Hydraulic Fracturing Issues Pt 2
Legislation has been introduced into both houses of Congress to amend the SDWA to include regulations regarding the hydraulic fracturing process, but has not been passed to date. The FRAC Act – Fracturing Responsibility and Awareness to Chemical Act is a bill that is currently sitting in the house and would effectively repeal the “Haliburton Loophole”, by requiring the natural gas industry to disclose the chemicals that they use during the fracturing process.
Since the EPA has limited regulatory authority regarding fracturing, legislation has been left up to the states. There is a movement in many local legislatures to implement Fluid chemical disclosure. The process of fracturing includes the injection of a mixture of fluids, propping agents like sand and some combination of chemicals. Six states have implemented disclosure rules. However it should be noted that having a hodgepodge of local ordinances and regulations, without any consistency would lead to enforcement issues and probably result in many costly lawsuits and actions with limited efficacy in terms of curtailing the usage of unknown chemical agents and their being introduced into the existing water supply.
The list of ongoing and potential environmental issues connected to hydraulic fracturing is very long and growing. Many of the environmental issues are vigorously disputed by the gas companies as there have been little in the way of accepted studies to determine the effects to the environment and to people in the surrounding environment by the fracturing process. That is not to say there should not be cause for concern. A basic understanding of science and an understanding of the fracturing process will allow for logical conclusions regarding the effects of hydraulic fracturing on the environment.
It is estimated that the propping fluid, used to inject into the shale deposits uses 1 to 8 million gallons of water to frack one well. Wells can be fracked up to 18 times before they are no longer usable. The propping fluid aside from taking local water contains chemicals that in most instances are of unknown origin and quantities. The limited water testing that has been done in a few areas has identified VOC’s or Volatile Organic Compounds and chemicals such as benzene, toluene, ethyl-benzene and xylene.
So in addition to draining local water resources in which to engage in fracking in the first place, the water that is used is no longer drinkable and is additionally injected into the shale formations below ground. While some of it does return to the surface, much of it does not. Purportedly it is supposed to react with the chemicals and sand in the proppint mixture and somewhat solidify the fractures and fissures below ground. The excess water is supposed to be collected and stored in Resource pools on the sites until they can be disposed of properly. These pools are often just dug out spaces in the ground with no lining or any special preparation. So any water put into them has the potential to leach back into the groundwater supply.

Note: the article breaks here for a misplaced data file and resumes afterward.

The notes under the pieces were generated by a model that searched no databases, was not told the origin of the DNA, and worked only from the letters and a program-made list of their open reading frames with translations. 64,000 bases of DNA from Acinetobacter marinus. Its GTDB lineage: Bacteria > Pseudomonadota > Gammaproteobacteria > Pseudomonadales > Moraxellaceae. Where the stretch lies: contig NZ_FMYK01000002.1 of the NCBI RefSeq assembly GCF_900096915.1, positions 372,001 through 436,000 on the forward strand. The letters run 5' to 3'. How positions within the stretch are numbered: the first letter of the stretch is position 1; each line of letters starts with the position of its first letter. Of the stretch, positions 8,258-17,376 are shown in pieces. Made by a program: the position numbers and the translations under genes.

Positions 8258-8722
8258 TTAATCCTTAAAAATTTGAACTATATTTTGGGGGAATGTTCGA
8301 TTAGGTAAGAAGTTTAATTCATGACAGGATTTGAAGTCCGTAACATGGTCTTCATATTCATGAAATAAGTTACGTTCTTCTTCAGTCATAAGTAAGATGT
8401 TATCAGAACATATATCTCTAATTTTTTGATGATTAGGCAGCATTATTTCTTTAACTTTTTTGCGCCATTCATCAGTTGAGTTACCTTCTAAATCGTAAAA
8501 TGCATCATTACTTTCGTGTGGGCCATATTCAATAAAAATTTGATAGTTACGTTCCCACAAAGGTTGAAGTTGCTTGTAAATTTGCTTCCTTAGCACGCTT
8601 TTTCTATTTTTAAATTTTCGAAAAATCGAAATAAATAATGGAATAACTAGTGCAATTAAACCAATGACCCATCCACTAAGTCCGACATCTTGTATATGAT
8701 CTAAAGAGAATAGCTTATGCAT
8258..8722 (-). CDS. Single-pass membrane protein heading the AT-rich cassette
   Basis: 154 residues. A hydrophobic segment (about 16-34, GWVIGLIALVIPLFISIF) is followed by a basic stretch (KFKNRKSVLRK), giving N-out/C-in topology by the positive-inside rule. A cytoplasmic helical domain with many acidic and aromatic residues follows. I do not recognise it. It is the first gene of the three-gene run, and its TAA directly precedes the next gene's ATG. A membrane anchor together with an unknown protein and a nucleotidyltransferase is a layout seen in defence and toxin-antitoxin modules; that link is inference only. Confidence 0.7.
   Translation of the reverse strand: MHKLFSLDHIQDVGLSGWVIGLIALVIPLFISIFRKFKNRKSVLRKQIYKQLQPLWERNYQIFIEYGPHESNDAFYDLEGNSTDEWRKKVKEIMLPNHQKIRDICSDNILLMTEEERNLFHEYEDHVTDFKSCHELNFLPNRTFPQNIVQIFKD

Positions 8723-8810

In the documentary entitled “GasLand” there are numerous interviews with residents in various locations in the United States who reside in close proximity to Hydraulic fracturing wells who have water coming out of their tap that you can literally light a match to. The actual intent of fracking is to open pathways for gas to escape so seeing gas show up in people’s wells in areas adjacent to actual wells is not surprising.
At least humans can chose to get their water elsewhere (for now). The fish and the lakes and streams adjacent to fracturing wells are not so lucky.
There are also concerns about potential for seismic events as a result of the fracturing process. There as this point no definitive study showing a scientifically proven correlation to the fracturing process.
While there is disagreement on the effects and processes involving fracturing, one thing there is agreement on is the ability of fracturing to reduce this country’s dependence on foreign oil as a result of the hydraulic fracturing industry becoming more viable and widespread. While most agree that it would benefit the country in terms of energy costs actual projections from the EIA (also known as the United States Energy Information Administration) state an actual increase of 17 to 23 percent on energy prices utilizing a reference case price of $8.88.
I don’t believe that the economic advantages of natural gas are up for dispute. I do believe however that in a rush to take advantage of the financial benefits that accompany hydraulic fracturing, that unfortunately the human component is and has been overlooked. There needs to be more studies done that identify the risks associated with these wells and there MUST be cohesive legislation that regulates the chemicals that companies are “allowed” to use in the fracturing process and the EPA must be empowered to enforce said regulation. Right now this is not what is happening and people, literally are getting sick and dying and have no place to turn.
About the author
Currently pursuing a degree in Multimedia Design with a concentration in Web Administration, long time graphic and web designer from the olden days of Tripod and before the AOL running man. Current insights on life based on personal experience and trial and error. The life of course is a work in progress as are most things. Feel free to connect with me on twitter @BlkPhoenix66
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